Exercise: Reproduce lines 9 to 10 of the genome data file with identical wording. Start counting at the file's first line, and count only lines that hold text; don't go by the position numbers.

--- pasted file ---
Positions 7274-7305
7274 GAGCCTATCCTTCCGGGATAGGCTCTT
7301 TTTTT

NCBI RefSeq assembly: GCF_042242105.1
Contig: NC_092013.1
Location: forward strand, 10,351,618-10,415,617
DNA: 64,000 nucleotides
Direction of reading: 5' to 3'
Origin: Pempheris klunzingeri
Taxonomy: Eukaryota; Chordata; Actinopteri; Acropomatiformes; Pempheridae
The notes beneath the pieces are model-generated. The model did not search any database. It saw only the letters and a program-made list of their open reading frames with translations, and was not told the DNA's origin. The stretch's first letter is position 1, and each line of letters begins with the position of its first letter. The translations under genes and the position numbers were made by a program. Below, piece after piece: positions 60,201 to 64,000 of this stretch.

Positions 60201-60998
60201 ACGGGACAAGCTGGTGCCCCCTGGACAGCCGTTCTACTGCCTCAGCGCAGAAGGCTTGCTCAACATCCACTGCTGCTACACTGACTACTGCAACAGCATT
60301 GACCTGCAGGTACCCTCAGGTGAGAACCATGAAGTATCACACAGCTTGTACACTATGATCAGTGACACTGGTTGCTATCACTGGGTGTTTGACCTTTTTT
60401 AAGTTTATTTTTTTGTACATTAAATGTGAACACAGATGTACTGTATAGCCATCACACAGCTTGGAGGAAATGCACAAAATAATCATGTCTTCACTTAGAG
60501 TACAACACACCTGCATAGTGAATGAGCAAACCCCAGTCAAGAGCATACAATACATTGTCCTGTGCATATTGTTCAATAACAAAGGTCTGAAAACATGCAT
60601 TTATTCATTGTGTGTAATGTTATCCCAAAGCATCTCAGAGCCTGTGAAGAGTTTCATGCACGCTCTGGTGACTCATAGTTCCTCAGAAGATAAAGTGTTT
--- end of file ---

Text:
Origin: Pempheris klunzingeri
Taxonomy: Eukaryota; Chordata; Actinopteri; Acropomatiformes; Pempheridae